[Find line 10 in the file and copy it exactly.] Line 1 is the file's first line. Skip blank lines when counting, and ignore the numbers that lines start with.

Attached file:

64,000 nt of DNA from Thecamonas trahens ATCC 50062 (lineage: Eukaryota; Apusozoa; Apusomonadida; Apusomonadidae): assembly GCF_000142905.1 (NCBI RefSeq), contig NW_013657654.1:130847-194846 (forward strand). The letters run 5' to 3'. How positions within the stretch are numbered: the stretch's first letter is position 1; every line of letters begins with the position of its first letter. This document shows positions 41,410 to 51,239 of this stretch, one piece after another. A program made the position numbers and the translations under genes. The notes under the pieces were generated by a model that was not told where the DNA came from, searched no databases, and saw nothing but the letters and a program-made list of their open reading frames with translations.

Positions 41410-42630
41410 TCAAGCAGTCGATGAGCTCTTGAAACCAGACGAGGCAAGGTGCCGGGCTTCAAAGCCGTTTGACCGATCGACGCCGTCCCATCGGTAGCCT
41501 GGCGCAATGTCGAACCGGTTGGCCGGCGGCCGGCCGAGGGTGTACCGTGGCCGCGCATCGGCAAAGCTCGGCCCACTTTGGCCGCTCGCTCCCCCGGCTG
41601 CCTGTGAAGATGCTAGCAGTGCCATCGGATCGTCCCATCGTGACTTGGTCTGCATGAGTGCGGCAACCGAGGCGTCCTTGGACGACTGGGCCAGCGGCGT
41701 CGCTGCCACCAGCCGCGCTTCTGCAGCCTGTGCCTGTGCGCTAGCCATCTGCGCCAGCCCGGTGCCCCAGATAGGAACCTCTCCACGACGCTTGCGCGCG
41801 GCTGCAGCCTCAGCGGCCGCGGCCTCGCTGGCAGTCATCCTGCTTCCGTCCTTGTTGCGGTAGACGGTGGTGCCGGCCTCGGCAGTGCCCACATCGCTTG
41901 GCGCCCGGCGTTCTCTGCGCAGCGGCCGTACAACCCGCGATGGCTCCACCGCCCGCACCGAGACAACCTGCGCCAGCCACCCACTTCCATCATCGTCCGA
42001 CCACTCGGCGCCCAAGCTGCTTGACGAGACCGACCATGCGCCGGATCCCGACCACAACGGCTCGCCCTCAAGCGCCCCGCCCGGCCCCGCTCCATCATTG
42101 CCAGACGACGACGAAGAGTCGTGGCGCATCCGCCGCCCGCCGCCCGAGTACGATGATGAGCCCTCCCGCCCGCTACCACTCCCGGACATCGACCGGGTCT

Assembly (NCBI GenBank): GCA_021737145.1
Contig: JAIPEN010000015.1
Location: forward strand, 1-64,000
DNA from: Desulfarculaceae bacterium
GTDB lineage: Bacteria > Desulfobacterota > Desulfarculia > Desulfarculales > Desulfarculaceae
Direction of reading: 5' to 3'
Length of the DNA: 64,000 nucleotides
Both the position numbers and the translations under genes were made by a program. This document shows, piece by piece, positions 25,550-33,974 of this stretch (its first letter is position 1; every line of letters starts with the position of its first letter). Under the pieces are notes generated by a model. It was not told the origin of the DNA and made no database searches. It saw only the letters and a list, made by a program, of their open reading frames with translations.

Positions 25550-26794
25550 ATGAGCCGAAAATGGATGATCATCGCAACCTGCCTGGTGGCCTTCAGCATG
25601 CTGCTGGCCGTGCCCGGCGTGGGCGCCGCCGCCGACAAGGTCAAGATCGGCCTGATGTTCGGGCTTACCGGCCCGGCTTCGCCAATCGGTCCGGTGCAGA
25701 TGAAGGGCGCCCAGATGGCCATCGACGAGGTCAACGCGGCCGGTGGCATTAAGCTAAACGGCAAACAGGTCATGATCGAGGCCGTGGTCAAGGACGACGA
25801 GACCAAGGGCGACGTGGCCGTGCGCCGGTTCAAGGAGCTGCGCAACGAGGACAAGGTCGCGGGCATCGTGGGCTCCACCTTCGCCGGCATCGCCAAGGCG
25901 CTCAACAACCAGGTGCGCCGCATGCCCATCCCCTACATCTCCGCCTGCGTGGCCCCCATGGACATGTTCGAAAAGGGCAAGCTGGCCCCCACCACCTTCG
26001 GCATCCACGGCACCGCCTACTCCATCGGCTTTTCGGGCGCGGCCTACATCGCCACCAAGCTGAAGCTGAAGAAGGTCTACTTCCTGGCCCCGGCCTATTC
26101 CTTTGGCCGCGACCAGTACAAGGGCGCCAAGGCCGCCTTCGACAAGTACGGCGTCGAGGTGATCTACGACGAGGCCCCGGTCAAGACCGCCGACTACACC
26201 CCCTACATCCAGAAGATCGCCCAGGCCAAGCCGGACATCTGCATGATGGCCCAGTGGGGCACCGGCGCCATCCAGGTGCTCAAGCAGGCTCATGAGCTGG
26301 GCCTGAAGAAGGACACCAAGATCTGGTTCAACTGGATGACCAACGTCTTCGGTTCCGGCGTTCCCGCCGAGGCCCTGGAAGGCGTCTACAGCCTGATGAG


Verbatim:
42101 CCAGACGACGACGAAGAGTCGTGGCGCATCCGCCGCCCGCCGCCCGAGTACGATGATGAGCCCTCCCGCCCGCTACCACTCCCGGACATCGACCGGGTCT